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Amazon shares rise above $1,000 for the first time

Le géant américain d'internet Amazon a indiqué mardi qu'il allait bâtir trois centres de données en Suède, portant à dix le nombre de ses installations de stockage "cloud" en Europe
LIONEL BONAVENTURE (AFP/Archives)

Shares of Amazon surged above $1,000 for the first time Tuesday, marking another milestone in the rise of the American online retail giant.

Near 14:10 GMT, the company's shares were selling at $997.97, up 0.2 percent after earlier getting as high as $1,001.20. Amazon's market capitalization stood at about $478 billion, more than twice that of Wal-Mart Stores.

After going in public in May 1997 at $18 a share, Amazon has benefited from tectonic shifts in US technology and consumer shopping habits that are expected to continue to remake the retail industry.

The company has evolved from its origins as an online bookseller into a broad-based retailer of apparel and household staples, from electronics to sausage casing. And with its "Prime" subscription service, it also has become a creative force in Hollywood and beyond.

Amazon shares have appreciated especially rapidly over the last three years in anticipation that e-commerce will become a much bigger force in the retail sector. 

Online sales currently comprise about eight percent of the US retail market. Amazon alone accounts for about 43 percent of US online sales, according to consultancy Slice Intelligence.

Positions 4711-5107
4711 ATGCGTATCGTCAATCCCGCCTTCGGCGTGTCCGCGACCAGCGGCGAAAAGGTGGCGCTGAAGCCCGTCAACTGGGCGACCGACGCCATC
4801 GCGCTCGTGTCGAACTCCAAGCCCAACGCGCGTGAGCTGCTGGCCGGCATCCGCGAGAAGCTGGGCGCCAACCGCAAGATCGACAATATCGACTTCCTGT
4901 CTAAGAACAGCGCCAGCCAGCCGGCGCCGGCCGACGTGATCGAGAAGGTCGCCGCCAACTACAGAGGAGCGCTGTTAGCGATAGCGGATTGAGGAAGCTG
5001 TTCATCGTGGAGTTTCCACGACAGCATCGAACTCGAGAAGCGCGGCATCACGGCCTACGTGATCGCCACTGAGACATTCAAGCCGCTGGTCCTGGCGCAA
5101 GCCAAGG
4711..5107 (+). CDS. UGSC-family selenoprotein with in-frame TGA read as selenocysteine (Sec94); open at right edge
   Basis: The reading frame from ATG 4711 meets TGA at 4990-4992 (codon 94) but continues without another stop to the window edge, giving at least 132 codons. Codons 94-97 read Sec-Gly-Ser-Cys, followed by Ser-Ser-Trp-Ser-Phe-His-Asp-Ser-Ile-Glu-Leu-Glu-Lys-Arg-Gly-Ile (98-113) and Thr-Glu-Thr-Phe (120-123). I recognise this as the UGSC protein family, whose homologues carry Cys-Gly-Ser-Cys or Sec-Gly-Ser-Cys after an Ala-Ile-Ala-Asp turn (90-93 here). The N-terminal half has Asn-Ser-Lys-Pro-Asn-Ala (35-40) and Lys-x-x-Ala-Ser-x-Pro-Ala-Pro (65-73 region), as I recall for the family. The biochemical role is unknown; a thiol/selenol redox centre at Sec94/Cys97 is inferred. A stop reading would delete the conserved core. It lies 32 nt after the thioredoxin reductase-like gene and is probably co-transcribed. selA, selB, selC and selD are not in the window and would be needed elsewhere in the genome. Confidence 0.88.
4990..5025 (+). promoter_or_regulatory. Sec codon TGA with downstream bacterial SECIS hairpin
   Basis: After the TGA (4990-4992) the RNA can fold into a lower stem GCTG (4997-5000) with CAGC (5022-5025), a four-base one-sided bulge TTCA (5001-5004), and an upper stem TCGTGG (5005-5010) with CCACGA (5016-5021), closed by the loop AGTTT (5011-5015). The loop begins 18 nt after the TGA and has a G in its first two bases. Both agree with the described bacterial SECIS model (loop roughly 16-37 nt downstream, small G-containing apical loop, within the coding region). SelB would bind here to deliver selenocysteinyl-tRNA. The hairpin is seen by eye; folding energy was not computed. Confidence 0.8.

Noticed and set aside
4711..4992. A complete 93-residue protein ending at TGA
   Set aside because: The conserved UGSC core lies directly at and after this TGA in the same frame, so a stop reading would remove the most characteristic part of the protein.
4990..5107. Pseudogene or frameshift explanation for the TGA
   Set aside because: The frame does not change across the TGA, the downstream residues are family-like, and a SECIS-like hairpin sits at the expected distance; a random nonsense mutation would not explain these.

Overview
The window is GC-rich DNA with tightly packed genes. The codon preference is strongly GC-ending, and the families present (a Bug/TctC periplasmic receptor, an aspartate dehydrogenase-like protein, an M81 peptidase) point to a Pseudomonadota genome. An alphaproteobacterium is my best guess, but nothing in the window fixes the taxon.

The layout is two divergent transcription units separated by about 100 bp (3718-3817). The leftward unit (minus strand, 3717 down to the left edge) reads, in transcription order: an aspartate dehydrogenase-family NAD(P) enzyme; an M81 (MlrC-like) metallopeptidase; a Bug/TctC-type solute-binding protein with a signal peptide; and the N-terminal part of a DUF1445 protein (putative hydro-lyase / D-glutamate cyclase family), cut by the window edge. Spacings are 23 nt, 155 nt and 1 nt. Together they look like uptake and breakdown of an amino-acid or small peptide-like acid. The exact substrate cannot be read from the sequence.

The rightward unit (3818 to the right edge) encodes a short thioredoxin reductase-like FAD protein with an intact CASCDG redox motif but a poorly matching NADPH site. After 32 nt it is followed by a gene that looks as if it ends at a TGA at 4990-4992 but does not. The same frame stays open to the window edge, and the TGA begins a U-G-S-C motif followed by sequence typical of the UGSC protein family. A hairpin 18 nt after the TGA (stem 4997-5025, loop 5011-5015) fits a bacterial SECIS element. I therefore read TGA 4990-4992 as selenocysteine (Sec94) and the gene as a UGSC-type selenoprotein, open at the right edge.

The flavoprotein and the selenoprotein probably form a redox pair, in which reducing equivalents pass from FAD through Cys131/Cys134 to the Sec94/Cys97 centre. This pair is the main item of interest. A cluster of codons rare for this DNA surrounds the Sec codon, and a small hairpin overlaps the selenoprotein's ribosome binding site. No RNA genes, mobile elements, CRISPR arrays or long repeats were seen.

E-commerce is expected to grow between eight and 12 percent this year, according to the National Retail Federation, about three times as much as the rest of the industry, which has faced massive store and mall closures.

Amazon, whose revenues grew to $35.7 billion in the first quarter, also has impressed Wall Street by laying out a plan to achieve greater profitability.

It is in the process of investing $1.5 billion to establish its own delivery network and lessen its dependence on shipping giants FedEx and UPS. That will help contain delivery costs, which grew 30 percent to $1.9 billion in the first quarter.

The surge above $1,000 a share also raises questions about whether Amazon intends to pursue a stock split. At Amazon's annual meeting a week ago, chief executive Jeff Bezos said the matter was under consideration.

The company had three previous stock splits, in June 1998 and in January and August 1999.

Amazon currently is the fourth biggest company by market capitalization after Apple, Google parent Alphabet and Microsoft.

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